As an addiction recovery counselor, I have seen that very often after getting free of a drug people are then at a loss. Many times they say to themselves, "what to do now?" Frightened of returning to old habits, they are left wondering if there is anything they can do other than go to meetings.
Since they no longer want to fill a void with substances, I've always taken this milestone very seriously. No longer obsessed with the mechanics of getting high, they have the chance of a lifetime to think about things that you decide to think about!
Start off slowly. Do you like to eat? Instead of dashing off to the nearest fast food place, or even to the grocery store, sit down with paper and pencil and plan. Chances are you may have burned some bridges and you may have money problems. This challenge will help you sharpen the intellect as you take stock of your supplies, check the sale papers and execute a triumphant sweep at the supermarket. When you can come home with groceries that will feed you for a week having spent what you would previously spent on one meal, you will feel the real triumph!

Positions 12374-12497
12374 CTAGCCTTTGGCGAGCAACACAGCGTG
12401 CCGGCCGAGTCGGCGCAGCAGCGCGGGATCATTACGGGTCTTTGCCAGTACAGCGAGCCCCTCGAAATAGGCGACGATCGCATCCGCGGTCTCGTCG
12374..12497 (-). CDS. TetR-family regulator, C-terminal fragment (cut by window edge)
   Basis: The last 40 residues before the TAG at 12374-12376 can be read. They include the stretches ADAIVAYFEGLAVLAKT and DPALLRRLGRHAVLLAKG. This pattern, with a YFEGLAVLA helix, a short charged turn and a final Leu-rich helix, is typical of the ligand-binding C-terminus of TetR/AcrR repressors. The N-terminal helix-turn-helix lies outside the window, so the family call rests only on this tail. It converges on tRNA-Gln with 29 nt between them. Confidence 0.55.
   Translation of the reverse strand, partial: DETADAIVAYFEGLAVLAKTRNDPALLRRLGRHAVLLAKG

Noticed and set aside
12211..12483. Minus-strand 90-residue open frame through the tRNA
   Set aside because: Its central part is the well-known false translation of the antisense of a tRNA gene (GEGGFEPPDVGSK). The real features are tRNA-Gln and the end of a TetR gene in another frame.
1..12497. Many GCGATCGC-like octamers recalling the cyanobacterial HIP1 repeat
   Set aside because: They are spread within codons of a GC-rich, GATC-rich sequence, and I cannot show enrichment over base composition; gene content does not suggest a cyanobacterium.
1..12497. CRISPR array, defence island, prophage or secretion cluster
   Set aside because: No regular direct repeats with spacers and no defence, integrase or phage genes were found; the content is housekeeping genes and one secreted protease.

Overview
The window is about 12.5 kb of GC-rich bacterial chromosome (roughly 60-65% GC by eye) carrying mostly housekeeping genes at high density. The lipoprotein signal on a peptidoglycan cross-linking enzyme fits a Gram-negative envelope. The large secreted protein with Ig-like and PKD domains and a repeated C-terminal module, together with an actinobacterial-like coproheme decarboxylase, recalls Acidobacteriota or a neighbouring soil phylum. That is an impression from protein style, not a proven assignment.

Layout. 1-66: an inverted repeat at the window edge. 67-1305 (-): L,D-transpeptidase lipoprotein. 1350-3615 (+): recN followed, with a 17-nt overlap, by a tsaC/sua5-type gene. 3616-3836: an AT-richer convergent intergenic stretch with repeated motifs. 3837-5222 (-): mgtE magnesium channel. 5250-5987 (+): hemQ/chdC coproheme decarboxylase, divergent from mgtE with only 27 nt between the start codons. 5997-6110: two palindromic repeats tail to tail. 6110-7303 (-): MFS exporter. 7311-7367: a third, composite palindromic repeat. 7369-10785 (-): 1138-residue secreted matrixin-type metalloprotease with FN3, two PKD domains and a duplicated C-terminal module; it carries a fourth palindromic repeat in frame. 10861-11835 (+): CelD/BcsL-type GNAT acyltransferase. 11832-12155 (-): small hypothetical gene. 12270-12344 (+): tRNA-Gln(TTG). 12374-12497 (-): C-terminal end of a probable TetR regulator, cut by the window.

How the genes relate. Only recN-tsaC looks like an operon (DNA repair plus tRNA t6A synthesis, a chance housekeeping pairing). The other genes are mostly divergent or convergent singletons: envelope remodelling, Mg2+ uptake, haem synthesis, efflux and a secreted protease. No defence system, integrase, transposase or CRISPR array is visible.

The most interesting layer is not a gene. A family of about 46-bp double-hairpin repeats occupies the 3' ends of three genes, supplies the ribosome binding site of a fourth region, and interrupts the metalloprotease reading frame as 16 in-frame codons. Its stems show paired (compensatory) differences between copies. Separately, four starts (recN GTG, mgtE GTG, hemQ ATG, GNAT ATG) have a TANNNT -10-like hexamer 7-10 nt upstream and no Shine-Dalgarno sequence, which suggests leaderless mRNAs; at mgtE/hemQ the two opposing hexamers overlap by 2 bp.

At the daily meetings, which as pretty much a requirement in early recovery, you've got lots of people to meet. However, after such a long time submerging your personality under chemicals you may suddenly find that you're afraid to talk to anyone. You have to remember you are not as mature as other your age. It's very common and the solution is surprisingly simple. Speak anyway. "Hello" is a great start. When you meet someone you genuinely click with, ask for name. Remembering the name and face of one new person at each meeting you attend is an accomplishment! Make it your goal, because no matter how new to recovery you may be, someone has come after you. Being called by name is a real salve on such wounded egos.
If you have a job to return to, please don't try to make amends for all misdeeds right away. Even if you are shy about being in recovery, everyone you came in contact with knew you needed to be. Hold your head up, ask for help, remember that if a day is too much, take life one minute at a time. You deserve to be a healthy, happy, functioning adult. No one can take that away from you.